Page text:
My name is Barnaby, I'm (currentYear-2004) years old and I like writing HTML more than
HTML, CSS & JS (2014-Present) I've been using HTML, CSS & JS since I was 10, but I wouldn't say I truly got 'good' at it until I
was about 16 or 17. In the years since then, I've been involved in multiple projects that have made
good use of the skill, such as TFORevive as well as my Harmony
readable and strongly typed languages are almost universally easier to debug. My skill when it comes
amount of time since 2021 learning the ins and outs of the TypeScript ecosystem.
I like to pride myself in my attention to reducing unnecessary use of
Vue & Nuxt (2022-Present) Vue is one of my favourite tools to use in reactive web content. In some cases I use Nuxt, but not
when it isn't necessary. I have a comprehensive understanding of both the Options API and
Composition API, as well as experience developing with Vue Router.
Java (2022-Present) Despite there being several reasons for the choice of Java, I don't use it very often. The main
exception is that, due to the constraints of development for a standalone
application for VR, it was the ideal choice when developing PicoZen.
C++ (2022-Present) I have an understanding of the basics of C++ development thanks to the requirement for native
development and low-level hooking in TFORevive.
Rust (2023-Present) Borrow checker :c I'm new to Rust but have contributed a small amount to ALVR.
Personal projects (2022 - Present)
My personal projects have been made both with care and simplicity in mind. I try to give a bit of
personality to everything I make, including the stuff that's informative and about me.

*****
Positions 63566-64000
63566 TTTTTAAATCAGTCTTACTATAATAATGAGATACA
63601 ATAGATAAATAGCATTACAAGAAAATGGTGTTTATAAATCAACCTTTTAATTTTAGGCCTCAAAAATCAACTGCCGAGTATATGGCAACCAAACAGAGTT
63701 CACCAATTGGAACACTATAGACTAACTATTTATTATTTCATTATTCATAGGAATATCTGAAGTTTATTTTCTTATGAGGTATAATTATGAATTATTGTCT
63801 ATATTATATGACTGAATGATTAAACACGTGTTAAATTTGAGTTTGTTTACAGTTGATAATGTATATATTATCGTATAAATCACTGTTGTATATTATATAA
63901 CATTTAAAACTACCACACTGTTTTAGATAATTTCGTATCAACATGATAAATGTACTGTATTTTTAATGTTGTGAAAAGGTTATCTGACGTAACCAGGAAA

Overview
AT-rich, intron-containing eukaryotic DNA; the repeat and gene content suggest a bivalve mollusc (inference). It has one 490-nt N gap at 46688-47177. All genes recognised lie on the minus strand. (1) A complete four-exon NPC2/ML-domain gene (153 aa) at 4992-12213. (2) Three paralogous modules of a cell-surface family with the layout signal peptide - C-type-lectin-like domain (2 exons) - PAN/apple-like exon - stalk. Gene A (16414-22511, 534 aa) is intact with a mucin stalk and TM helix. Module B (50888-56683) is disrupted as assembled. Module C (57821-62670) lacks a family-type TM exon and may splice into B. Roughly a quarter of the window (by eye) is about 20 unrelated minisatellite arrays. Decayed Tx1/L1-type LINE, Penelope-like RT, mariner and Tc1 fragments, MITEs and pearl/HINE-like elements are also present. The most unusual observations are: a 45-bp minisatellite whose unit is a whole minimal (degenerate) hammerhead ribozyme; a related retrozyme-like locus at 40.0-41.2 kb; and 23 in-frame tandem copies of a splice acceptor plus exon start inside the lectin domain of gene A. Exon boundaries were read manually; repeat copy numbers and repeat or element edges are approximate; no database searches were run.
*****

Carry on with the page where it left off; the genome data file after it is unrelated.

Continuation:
I like to use these projects as an experiment of my abilities, to see how much I can make with as little
code as possible.
This portfolio works both with and without
PicoZen is an alternative (and I have to tell people it's unofficial) library and utility app for PICO XR
(and Quest). I designed it to look and feel like it came stock with the PICO OS.
PicoZen runs on any Android-based VR headset and shows all the apps installed on the user's headset,
including ones that are hidden in the default file manager. It also has tools for sideloading custom apps
and backing up saves.
Lifetime downloads (8 May 2023 - 20 Aug 2023): 2,786
Monthly proxied FTP bandwidth (21 Jul 2023 - 20 Aug 2023): 426GB
Weekly backend requests (13 Aug 2023 - 20 Aug 2023): 368.53k
Proxied FTP doesn't account for all bandwidth transferred through PicoZen as unproxied FTP
and SMB are supported in the app (but not the website).
The PicoZen website was made to emulate the style of the app as closely as possible while also maintaining a
To make PicoZen's sideloading capabilities more accessible, I created a web-based analogue for this feature
which leverages the FTP to HTTP proxy I created for the
Titanfall Online was a cancelled free to play first person shooter game based on Titanfall 1 and developed
for the Korean/Asian market. Its development begun in 2016 and suddenly ceased in 2018, after seeing a few
test periods in South Korea.
The TFORevive project was founded to restore the playability of that game, in order to let people just play
it and enjoy it, and in order to explore and expand the modding capabilities to something never seen before
in the Titanfall series.
TFORevive Game UI
Titanfall Online originally used the Coherent UIGT library for it's UI. As part of the TFORevive project, we